longer range scope reticle selections

Discussion in 'PSE TAC 15/15i Crossbow Hunting Forum' started by Dieselsite, Jan 27, 2012.

  1. Dieselsite

    Dieselsite Member

    Messages:
    6
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    Aug 10, 2011
    I must be confused. I'm sure you guys can set me staight.

    I have the 12x scope on my Tac15i that it came with. When I try to sight it in, I set the center crosshairs at 50 yards (at 5x), and the 20 yards is then 6 reticles up from center. By my math, I'd be off the grid at 80 yards or so. Where I'm confused is how on earth do you shoot one of these 100 yards and still be able to hit something at 20 yards? There doesn't seem to be enough compensation to cover that much ground. Am I doing something wrong? I can rule out the speed (chrono at 404fps). Just seems to be a TON of drop on these things for the speed they are traveling.

    I will have more questions but this one has me stumped. Do you loose the ability to use it for hunting if you want to be able to shoot long range?

    Oh, and I just saw that drop away rest on the store- gotta have one. :)

    Bob
     
  2. Dieselsite

    Dieselsite Member

    Messages:
    6
    Joined:
    Aug 10, 2011
    I found something in the store- Optimizer. Is this the trick?

    Bob
     

  3. OkieBowie

    OkieBowie Well-Known Member

    Messages:
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    Aug 28, 2010
    You are not confused. When you have a limited number of reticles (or the reticles don't match the yardage) you have to compromise. Personally, I would forgo 20 yards, in favor of getting a reticle out another 10 yards for hunting. You can pretty much shoot 30 yard reticle for 10 and 20 yards.

    You can use a scope mount platform that raises or lowers the entire scope (thus changing the aimpoint) using a yardage based dial. Such a system is fine for target shooting where time is not an issue. However, it could be an issue when hunting, where distance is constantly changing as animal weaves to and fro, leaving only small windows to shoot through.
     
  4. Dieselsite

    Dieselsite Member

    Messages:
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    Joined:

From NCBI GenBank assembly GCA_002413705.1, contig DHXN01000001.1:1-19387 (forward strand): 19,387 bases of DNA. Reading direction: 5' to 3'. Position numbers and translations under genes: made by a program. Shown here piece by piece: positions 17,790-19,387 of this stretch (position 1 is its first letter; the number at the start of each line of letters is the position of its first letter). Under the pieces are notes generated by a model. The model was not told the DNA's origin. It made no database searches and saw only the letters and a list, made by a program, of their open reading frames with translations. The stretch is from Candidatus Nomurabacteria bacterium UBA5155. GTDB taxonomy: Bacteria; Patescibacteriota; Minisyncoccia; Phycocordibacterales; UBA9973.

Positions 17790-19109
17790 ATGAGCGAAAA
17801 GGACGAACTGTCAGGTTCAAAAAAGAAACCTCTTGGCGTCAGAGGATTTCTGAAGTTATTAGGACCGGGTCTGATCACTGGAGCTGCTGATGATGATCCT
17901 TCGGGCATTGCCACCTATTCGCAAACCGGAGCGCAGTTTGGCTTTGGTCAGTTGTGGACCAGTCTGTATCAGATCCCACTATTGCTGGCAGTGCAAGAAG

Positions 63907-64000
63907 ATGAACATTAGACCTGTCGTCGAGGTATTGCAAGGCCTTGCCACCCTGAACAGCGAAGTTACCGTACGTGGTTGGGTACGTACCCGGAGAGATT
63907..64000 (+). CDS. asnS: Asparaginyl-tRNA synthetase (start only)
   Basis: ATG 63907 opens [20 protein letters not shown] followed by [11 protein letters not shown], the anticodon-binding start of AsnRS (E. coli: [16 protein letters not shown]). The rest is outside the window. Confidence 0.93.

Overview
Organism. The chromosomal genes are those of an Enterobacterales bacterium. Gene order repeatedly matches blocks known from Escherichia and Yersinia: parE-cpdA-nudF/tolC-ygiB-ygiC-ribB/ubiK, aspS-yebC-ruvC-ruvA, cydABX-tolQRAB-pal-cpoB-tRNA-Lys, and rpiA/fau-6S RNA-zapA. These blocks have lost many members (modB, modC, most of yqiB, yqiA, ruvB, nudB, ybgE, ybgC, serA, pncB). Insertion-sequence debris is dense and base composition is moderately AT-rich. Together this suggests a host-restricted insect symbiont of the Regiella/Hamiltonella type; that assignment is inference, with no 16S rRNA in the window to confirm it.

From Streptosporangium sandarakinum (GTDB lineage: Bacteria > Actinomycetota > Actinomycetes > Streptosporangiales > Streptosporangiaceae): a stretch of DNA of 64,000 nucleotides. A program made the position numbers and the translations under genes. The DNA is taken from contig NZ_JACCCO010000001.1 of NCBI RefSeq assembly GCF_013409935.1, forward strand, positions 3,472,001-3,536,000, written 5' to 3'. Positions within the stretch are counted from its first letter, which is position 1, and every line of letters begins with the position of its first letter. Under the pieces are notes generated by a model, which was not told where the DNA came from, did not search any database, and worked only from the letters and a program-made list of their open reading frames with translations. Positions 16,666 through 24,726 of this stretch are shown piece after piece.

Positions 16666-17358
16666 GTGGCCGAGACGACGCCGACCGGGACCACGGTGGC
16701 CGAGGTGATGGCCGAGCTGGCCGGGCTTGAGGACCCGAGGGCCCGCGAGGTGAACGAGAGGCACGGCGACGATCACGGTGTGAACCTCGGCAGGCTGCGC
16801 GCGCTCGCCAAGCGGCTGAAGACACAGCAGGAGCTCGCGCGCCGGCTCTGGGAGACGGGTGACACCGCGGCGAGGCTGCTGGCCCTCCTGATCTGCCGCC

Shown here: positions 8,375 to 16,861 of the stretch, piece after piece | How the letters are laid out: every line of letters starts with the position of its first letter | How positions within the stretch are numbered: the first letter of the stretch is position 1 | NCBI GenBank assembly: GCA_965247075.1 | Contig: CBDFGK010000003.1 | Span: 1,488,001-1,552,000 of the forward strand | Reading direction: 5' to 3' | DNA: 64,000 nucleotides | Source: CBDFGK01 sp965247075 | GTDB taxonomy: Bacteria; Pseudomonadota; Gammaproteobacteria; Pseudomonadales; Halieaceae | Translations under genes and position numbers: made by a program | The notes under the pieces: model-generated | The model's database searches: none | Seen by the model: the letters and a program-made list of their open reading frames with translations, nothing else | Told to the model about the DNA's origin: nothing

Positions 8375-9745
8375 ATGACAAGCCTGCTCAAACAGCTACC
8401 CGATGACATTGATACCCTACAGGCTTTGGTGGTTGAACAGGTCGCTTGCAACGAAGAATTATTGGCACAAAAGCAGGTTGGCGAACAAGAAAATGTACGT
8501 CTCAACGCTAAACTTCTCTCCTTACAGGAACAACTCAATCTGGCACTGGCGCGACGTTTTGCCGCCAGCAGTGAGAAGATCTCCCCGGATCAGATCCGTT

Aug 10, 2011
    So, using the scope I have, where would you "zero" in at? 60-70 yards?

    By the way, I have used it for hunting a bit this year. Shot a deer at 50 yards, through the front shoulder, it exited out the hind end and buried to the fletching in the ground behind it. I love the accuracy and power it has, but to make use of its full potential.

    I thought the same thing about the dial and the time it would take to adjust, but the advantage I see would be being able to crank up the power on the scope seeing as you are still using the center crosshairs.

    Bob
     
  5. jon.henry755

    jon.henry755 Well-Known Member

    Messages:
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    Dec 16, 2010
    Hi Dieselsite,
    For the record, when most of us have been discussing shooting at both 100 yards and also at 20 yards, we are always using the product you saw, which is the HHA Optimizer Speed Dial. This is the only product of its type and it's also the only way to take the guess work out of being exactly on target at all distances.

    Using your scopes MOA's is an approximate at best, depending on what distance you are shooting. You might find certain MOA dots that line up with a given distance, but other will only come somewhat close to other distances.

    The HHA Optimizer Speed Dial allows a shooter to forget about using the MOA Dots and use only his center crosshairs dead on center at any distance from 20 yards to well over 120 yards or as far as you want to sight it in for.

    Len and Andy Backus carry and sell them as distributors for HHA or you can purchase one elsewhere if you choose.

    I've written an article on how to best optimize these units on your crossbow, so if you look back in the TAC15 / 15i articles in this forum, you'll find it.

    There's a night and day difference between shooting with one versus without it. It adds extreme accuracy in 5 yard increments and takes all the guess work out of calculating which MOA is for what distance.

    Regards,

    Jon